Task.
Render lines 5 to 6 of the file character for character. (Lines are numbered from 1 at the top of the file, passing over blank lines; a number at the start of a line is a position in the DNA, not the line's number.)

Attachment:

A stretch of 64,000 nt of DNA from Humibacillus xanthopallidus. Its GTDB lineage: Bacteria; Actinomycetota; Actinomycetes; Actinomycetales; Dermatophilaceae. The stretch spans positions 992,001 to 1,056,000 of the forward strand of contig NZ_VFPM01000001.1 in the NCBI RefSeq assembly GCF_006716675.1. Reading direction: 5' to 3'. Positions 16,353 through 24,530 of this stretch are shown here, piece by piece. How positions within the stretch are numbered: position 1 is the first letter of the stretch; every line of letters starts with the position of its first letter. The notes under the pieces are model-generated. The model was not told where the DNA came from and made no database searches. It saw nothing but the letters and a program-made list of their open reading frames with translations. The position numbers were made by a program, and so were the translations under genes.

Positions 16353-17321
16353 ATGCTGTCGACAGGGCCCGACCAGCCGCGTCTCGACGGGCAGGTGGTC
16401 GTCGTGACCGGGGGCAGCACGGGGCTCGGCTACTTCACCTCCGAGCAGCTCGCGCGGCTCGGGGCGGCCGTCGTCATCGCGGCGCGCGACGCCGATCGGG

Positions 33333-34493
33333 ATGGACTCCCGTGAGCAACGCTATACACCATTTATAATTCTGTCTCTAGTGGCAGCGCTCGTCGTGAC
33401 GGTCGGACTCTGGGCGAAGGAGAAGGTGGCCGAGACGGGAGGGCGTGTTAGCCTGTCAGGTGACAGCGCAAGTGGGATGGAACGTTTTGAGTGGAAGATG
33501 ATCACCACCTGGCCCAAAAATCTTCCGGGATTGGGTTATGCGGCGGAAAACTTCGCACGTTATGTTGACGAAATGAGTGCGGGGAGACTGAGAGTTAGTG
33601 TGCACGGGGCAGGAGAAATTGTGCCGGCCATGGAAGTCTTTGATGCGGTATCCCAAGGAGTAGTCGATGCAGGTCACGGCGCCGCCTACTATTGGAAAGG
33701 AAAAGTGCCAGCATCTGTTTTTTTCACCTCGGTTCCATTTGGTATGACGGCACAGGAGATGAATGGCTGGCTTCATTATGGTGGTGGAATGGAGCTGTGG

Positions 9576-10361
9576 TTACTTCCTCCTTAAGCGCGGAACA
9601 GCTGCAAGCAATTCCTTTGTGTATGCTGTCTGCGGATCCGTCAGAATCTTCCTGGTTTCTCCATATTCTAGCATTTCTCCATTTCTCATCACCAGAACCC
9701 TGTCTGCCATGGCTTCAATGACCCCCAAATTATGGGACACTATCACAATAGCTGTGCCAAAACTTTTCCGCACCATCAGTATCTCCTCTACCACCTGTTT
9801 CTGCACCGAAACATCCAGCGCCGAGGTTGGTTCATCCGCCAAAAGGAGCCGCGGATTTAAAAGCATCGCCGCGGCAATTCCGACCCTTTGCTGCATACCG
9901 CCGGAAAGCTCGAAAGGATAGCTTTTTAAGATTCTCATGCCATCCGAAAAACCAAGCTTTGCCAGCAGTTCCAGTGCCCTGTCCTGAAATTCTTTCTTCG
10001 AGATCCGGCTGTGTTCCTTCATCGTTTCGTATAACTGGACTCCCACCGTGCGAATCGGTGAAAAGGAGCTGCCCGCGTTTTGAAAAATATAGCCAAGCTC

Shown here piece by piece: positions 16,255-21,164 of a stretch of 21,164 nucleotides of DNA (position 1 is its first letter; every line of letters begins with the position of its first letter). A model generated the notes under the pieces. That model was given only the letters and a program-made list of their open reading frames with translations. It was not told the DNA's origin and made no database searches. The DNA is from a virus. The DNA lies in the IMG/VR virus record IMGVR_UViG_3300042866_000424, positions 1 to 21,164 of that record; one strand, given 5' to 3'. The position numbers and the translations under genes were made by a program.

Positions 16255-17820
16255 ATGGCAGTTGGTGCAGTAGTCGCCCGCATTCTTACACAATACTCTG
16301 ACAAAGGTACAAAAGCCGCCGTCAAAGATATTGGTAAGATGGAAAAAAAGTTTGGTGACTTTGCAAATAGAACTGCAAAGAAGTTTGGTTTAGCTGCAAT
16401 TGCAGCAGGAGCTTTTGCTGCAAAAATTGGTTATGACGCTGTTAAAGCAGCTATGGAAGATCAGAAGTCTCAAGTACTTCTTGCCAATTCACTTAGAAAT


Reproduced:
Positions 33333-34493
33333 ATGGACTCCCGTGAGCAACGCTATACACCATTTATAATTCTGTCTCTAGTGGCAGCGCTCGTCGTGAC